An ever-present with The Beautiful South, Dave sang on many of their hits, including their only No. 1 " A Little Time". Joining the band at Paul Heaton’s request following on from the demise of The Housemartins in 1988 (for whom he was the drummer) Dave became one of The Beautiful South’s three vocalists. “I assumed I would be drumming in the new band,” he says, “But I was needed to just sing and be a front man. It was hard to adjust at first (where do you put your hands?!) but I grew into it over time, and now really enjoy it”. The Beautiful South was a huge part of Dave’s life and with his knowledge of the songs and how they should be played, he is ideal to keep the material alive with The South.
Dave recalls a proud moment driving home from Leeds to Hull to meet his Mother at the local working men’s club in 1990. During the drive, the chart run down on Radio 1 confirmed The Beautiful South had reached No. 1 with "A Little Time". Entering the club to spontaneous applause from old friends is still a special memory. “I have other great memories of that time. An appearance on the main stage at Glastonbury just prior to REM in 1995, with a setting sun as a backdrop, is another which stands out.” He adds, “We were generally a happy band even when some things went wrong- and we continue that gang mentality with The South.”
He knows that fans who come to The South shows treasure the songs that the band recorded and feels a real responsibility to ensure a great night out. "Now that we are recording and performing our new songs in amongst old hits, we realise that the standard has to be so high, so there's some serious quality control in place!"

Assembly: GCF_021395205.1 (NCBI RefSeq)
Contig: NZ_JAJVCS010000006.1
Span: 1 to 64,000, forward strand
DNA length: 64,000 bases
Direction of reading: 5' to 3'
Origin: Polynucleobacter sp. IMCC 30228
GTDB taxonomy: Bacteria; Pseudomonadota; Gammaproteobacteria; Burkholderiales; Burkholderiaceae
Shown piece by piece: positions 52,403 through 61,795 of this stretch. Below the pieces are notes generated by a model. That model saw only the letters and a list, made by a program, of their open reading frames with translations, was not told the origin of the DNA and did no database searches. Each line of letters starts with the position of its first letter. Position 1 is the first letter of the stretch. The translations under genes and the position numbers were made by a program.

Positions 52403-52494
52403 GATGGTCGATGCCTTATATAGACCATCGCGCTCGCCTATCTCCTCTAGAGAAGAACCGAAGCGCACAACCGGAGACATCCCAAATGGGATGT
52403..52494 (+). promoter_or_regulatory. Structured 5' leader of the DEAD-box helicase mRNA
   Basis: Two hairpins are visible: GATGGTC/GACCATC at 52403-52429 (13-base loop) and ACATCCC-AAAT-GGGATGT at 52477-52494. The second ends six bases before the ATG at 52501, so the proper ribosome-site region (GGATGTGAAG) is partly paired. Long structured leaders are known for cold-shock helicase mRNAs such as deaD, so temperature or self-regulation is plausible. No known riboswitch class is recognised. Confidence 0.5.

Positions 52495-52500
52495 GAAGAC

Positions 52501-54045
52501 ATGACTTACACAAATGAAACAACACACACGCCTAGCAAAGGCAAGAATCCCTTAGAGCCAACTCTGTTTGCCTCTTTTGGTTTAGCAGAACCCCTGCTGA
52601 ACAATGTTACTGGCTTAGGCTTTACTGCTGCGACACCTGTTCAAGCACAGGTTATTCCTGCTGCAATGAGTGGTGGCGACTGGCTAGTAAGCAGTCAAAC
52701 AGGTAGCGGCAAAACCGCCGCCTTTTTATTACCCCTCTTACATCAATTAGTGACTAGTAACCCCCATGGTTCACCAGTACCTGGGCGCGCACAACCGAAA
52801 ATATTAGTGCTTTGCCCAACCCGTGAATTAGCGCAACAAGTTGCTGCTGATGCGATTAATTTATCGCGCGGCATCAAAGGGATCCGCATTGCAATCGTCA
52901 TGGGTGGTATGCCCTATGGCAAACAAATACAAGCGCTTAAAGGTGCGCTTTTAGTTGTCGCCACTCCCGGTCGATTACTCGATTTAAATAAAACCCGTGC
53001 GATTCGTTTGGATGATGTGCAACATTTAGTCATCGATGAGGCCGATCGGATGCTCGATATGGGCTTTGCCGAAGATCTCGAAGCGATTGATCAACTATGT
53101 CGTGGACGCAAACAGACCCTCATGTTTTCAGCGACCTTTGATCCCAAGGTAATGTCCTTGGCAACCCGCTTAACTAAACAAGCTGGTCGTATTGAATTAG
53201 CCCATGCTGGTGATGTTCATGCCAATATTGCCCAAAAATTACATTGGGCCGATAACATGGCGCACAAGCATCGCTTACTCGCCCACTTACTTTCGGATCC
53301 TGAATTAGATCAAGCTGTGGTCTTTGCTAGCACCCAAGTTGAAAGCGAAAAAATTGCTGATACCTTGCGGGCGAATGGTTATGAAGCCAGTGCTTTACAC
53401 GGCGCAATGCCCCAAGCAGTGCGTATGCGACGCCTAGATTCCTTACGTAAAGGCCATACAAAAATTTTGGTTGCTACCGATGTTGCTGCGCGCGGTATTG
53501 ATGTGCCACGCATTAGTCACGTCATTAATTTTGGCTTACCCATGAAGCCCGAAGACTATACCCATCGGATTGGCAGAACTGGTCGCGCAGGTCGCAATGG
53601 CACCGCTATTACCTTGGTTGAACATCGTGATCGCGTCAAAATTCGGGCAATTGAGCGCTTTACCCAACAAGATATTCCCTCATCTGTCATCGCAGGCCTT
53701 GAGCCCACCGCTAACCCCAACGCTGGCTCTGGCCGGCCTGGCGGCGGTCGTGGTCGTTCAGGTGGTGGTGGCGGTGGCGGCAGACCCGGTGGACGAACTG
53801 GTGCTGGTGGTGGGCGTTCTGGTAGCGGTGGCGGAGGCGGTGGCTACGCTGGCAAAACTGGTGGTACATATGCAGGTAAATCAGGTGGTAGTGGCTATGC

Brought into The Beautiful South by Dave Hemingway, Alison went on to feature on the “Gaze”, "Goldiggas Headnodders and Pholk Songs" and "Superbi" albums and perform gigantic live shows with the band. Describing herself as “Front female vocalist and surrogate Mum to the band,” Alison loves performing with The South – “I wouldn’t do anything else if given the choice.” The set is packed with hits, of course, but a real favourite for her is “Don’t Marry Her” because of the cheeky lyrics, though she does sometimes wince if there are lots of children at the show! “People often come up to me and say, ‘Do you have to say that word’ and I just tell them that even if I didn’t the rest of the audience would!”
Alison is thrilled but not surprised that the music has stood the test of time, and The South have kept the fans that have always loved the songs. “The fans still make the pilgrimage. Visually we look pretty much the same onstage and of course the music still sounds fantastic,” she says, “I still get that excitement that comes with a show – whether it’s opening for Robbie Williams in front of 90,000 people or playing a theatre show. We continue to perform and play the songs because we love it; we don’t want to stop – and why should we?” Why indeed!
If the keyboard player is the glue that pulls everything together and can embellish a melodic pop song and give it structure, then Damon was vital in The Beautiful South story. Classically trained from the age of 7, and with experience of playing with artists ranging from Steve Marriott to Tricky to Everything But The Girl, Damon was born to a life on the road. Recording and performing with The Beautiful South from the ‘Choke’ album onwards, he clocked 18 years service with the band. “Touring was always the fun part,” he says. “Everybody was left to get on with their job, as long as you held it together then anything went. I had a few peach schnapps-related incidents but apart from those near disasters it was fantastic fun.”